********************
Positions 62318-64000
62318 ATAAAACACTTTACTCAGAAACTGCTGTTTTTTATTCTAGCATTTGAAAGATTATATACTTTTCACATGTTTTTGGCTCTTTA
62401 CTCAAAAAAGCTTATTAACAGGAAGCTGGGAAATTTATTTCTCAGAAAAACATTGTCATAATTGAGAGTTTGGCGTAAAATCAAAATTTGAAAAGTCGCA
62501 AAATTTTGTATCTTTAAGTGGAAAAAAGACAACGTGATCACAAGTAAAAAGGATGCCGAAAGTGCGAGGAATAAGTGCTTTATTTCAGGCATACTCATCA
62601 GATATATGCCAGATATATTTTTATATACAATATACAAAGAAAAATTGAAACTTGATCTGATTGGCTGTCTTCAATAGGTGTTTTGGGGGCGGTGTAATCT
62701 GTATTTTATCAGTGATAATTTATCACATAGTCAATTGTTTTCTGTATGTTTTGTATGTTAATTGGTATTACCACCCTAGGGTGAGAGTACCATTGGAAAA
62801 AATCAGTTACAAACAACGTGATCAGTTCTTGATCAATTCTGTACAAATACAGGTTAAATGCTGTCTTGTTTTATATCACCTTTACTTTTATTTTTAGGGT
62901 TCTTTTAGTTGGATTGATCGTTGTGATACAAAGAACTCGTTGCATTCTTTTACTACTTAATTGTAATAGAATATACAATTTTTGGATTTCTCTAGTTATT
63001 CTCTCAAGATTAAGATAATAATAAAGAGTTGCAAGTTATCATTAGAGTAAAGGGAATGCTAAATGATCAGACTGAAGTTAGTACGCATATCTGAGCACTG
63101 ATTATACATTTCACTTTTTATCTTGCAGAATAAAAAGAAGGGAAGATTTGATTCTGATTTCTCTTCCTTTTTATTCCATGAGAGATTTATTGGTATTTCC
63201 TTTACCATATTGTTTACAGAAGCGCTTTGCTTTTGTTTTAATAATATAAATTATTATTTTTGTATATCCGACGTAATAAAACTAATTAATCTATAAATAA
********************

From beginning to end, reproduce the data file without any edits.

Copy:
Positions 62318-64000
62318 ATAAAACACTTTACTCAGAAACTGCTGTTTTTTATTCTAGCATTTGAAAGATTATATACTTTTCACATGTTTTTGGCTCTTTA
62401 CTCAAAAAAGCTTATTAACAGGAAGCTGGGAAATTTATTTCTCAGAAAAACATTGTCATAATTGAGAGTTTGGCGTAAAATCAAAATTTGAAAAGTCGCA
62501 AAATTTTGTATCTTTAAGTGGAAAAAAGACAACGTGATCACAAGTAAAAAGGATGCCGAAAGTGCGAGGAATAAGTGCTTTATTTCAGGCATACTCATCA
62601 GATATATGCCAGATATATTTTTATATACAATATACAAAGAAAAATTGAAACTTGATCTGATTGGCTGTCTTCAATAGGTGTTTTGGGGGCGGTGTAATCT
62701 GTATTTTATCAGTGATAATTTATCACATAGTCAATTGTTTTCTGTATGTTTTGTATGTTAATTGGTATTACCACCCTAGGGTGAGAGTACCATTGGAAAA
62801 AATCAGTTACAAACAACGTGATCAGTTCTTGATCAATTCTGTACAAATACAGGTTAAATGCTGTCTTGTTTTATATCACCTTTACTTTTATTTTTAGGGT
62901 TCTTTTAGTTGGATTGATCGTTGTGATACAAAGAACTCGTTGCATTCTTTTACTACTTAATTGTAATAGAATATACAATTTTTGGATTTCTCTAGTTATT
63001 CTCTCAAGATTAAGATAATAATAAAGAGTTGCAAGTTATCATTAGAGTAAAGGGAATGCTAAATGATCAGACTGAAGTTAGTACGCATATCTGAGCACTG
63101 ATTATACATTTCACTTTTTATCTTGCAGAATAAAAAGAAGGGAAGATTTGATTCTGATTTCTCTTCCTTTTTATTCCATGAGAGATTTATTGGTATTTCC
63201 TTTACCATATTGTTTACAGAAGCGCTTTGCTTTTGTTTTAATAATATAAATTATTATTTTTGTATATCCGACGTAATAAAACTAATTAATCTATAAATAA